Then Franken lawyer David Lillehaug got up and showed who it was that defeated Poser: The Coleman campaign, and the Franken camp, too, who insisted on using original ballots. And when Poser sent out memos to clarify the procedures, after the problems first became apparent, Coleman lawyer Tony Trimble even responded that this was fine.
But starting in mid-December, the Coleman camp claimed that the application of this rule was "unilaterally imposed" by the state on the campaigns. If anything, as we saw from the examinations by both sides' lawyers, this rule was imposed by the candidates on the state.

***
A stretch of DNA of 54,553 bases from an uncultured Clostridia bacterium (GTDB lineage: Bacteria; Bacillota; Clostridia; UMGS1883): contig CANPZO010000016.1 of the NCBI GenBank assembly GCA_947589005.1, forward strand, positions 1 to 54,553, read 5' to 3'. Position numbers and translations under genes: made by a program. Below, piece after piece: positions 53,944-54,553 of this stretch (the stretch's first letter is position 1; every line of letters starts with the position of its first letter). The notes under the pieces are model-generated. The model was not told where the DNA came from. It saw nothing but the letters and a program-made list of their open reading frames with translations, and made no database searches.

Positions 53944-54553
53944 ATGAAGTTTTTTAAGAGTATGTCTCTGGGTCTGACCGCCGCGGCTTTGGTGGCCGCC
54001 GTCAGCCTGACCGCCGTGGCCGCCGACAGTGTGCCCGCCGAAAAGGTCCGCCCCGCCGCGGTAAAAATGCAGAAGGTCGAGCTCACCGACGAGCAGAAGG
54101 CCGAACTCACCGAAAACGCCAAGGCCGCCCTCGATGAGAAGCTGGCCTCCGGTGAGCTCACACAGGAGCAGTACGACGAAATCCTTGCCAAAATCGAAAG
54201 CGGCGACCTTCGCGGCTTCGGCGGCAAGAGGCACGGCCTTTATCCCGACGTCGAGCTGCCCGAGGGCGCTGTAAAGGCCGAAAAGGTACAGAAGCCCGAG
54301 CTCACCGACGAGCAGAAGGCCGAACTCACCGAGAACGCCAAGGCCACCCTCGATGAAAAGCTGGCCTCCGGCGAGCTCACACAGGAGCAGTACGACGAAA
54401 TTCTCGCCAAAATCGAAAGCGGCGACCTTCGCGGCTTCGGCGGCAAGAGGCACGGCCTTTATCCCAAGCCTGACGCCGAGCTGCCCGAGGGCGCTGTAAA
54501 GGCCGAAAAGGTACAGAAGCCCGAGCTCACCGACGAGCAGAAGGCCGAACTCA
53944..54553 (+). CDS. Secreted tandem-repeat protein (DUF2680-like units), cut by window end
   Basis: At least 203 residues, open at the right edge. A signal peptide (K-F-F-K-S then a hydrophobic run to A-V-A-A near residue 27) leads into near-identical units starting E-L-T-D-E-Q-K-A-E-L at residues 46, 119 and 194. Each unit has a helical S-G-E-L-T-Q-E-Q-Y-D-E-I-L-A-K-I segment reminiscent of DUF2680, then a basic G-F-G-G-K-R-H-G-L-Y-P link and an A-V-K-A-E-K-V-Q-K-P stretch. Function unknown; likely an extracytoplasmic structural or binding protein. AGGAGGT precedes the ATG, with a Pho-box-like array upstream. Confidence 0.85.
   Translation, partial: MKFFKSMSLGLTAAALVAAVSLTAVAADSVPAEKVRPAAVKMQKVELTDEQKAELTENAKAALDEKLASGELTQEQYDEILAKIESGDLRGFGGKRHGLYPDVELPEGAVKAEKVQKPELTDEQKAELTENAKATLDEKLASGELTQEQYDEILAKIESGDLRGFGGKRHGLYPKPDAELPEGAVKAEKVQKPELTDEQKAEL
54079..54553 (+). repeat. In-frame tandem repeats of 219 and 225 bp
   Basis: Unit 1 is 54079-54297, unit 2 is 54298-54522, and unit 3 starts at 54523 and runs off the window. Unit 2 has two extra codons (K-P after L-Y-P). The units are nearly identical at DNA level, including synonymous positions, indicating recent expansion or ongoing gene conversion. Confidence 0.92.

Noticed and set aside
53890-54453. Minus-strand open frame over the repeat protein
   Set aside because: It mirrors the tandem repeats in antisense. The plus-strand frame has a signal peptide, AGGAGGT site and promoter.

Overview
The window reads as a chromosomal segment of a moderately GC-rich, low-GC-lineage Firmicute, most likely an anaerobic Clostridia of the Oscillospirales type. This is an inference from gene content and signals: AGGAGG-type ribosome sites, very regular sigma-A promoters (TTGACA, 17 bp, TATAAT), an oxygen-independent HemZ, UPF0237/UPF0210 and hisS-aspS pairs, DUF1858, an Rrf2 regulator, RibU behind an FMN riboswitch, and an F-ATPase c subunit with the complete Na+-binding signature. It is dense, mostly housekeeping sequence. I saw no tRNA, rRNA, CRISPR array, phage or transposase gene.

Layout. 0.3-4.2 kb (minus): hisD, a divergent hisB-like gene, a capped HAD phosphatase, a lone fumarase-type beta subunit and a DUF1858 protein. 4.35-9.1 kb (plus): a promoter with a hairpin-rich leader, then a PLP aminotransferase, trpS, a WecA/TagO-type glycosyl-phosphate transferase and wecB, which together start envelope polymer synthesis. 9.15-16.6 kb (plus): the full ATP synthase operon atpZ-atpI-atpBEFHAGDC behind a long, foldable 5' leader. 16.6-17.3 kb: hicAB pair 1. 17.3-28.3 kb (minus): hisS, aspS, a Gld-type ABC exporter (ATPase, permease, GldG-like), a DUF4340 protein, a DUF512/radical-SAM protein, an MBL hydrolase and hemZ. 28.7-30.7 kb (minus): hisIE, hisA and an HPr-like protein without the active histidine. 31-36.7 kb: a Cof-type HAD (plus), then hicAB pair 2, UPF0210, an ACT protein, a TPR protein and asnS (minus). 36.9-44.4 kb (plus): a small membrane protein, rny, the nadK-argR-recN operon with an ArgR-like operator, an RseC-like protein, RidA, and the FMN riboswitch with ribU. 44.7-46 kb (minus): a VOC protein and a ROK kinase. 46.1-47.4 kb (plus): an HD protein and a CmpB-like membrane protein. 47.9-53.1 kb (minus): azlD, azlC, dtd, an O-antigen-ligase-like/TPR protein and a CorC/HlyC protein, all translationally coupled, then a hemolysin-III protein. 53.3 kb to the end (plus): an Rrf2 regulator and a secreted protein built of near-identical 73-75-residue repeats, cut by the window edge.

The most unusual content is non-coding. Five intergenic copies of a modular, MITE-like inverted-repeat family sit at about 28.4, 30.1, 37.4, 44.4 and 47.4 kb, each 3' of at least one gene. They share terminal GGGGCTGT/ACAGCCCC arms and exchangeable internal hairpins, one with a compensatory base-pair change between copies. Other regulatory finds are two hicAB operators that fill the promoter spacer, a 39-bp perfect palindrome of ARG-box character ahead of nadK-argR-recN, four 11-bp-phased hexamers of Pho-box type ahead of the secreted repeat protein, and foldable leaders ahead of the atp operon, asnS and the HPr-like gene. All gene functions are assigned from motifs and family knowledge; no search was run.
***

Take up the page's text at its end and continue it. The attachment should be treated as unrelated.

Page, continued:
This does bring us back to the Coleman camp's legal position at this point. They feel they are not bound by any prior positions or actions taken as a result of those positions, if they can argue the actions were illegal and/or made in error.
At his post-court press conference, Coleman lawyer/spokesman Ben Ginsberg responded: "It makes absolutely no sense to stick an agreement that is predicated on people following the law when in fact the law wasn't followed."
(Ginsberg press conference via The Uptake.)